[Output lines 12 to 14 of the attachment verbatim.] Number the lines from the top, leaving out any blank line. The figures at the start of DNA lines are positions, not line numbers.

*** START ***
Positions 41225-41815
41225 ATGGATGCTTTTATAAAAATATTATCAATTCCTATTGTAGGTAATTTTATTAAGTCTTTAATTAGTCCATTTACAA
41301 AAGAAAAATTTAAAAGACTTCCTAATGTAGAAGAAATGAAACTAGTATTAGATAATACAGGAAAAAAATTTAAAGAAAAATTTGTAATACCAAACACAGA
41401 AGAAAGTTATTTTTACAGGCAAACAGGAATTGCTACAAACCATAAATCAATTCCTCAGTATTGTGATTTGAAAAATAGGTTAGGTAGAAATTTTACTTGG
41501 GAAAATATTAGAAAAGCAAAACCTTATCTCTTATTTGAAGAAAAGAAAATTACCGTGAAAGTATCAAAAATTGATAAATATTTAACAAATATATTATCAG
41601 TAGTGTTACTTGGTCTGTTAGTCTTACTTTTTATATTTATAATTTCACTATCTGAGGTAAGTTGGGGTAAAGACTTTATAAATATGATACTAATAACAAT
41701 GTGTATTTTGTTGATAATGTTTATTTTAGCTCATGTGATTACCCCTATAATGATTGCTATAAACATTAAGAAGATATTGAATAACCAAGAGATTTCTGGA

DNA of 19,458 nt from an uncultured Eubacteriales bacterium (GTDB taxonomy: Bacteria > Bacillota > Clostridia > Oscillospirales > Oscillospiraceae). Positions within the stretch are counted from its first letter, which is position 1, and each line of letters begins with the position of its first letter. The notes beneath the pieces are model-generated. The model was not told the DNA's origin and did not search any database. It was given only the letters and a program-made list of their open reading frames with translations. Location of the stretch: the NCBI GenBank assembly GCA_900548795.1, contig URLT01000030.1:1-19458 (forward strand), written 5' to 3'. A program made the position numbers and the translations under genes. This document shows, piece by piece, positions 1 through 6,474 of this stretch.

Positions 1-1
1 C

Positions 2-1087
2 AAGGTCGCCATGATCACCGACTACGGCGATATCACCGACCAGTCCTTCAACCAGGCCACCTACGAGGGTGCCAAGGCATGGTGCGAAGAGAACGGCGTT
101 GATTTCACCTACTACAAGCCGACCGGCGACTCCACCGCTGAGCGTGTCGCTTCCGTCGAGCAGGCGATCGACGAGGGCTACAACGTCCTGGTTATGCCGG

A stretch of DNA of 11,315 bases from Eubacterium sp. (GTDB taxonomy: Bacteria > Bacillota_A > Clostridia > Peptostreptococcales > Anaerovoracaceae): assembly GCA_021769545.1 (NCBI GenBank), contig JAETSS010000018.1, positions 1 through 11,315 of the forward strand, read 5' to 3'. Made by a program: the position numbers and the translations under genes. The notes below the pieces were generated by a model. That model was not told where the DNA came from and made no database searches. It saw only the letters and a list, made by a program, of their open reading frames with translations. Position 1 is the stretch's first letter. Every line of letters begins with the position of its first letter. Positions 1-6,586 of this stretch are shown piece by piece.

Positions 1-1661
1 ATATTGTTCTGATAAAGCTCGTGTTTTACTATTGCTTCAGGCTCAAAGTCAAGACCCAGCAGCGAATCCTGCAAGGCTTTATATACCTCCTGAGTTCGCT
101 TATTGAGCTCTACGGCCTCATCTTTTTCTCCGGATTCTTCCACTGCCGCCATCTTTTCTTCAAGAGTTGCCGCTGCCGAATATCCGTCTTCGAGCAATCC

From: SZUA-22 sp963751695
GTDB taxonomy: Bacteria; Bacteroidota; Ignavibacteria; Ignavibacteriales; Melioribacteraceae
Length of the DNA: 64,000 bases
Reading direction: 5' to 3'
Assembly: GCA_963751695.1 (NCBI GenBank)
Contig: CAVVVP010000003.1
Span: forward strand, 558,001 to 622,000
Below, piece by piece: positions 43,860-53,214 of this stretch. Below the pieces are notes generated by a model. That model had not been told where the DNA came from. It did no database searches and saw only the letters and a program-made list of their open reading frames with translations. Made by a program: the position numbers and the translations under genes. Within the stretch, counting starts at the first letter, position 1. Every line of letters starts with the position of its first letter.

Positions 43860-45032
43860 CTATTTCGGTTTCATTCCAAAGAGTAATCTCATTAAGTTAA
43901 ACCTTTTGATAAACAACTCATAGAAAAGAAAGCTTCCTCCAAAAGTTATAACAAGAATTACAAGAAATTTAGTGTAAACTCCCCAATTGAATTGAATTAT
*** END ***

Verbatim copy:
2 AAGGTCGCCATGATCACCGACTACGGCGATATCACCGACCAGTCCTTCAACCAGGCCACCTACGAGGGTGCCAAGGCATGGTGCGAAGAGAACGGCGTT
101 GATTTCACCTACTACAAGCCGACCGGCGACTCCACCGCTGAGCGTGTCGCTTCCGTCGAGCAGGCGATCGACGAGGGCTACAACGTCCTGGTTATGCCGG

A stretch of DNA of 11,315 bases from Eubacterium sp. (GTDB taxonomy: Bacteria > Bacillota_A > Clostridia > Peptostreptococcales > Anaerovoracaceae): assembly GCA_021769545.1 (NCBI GenBank), contig JAETSS010000018.1, positions 1 through 11,315 of the forward strand, read 5' to 3'. Made by a program: the position numbers and the translations under genes. The notes below the pieces were generated by a model. That model was not told where the DNA came from and made no database searches. It saw only the letters and a list, made by a program, of their open reading frames with translations. Position 1 is the stretch's first letter. Every line of letters begins with the position of its first letter. Positions 1-6,586 of this stretch are shown piece by piece.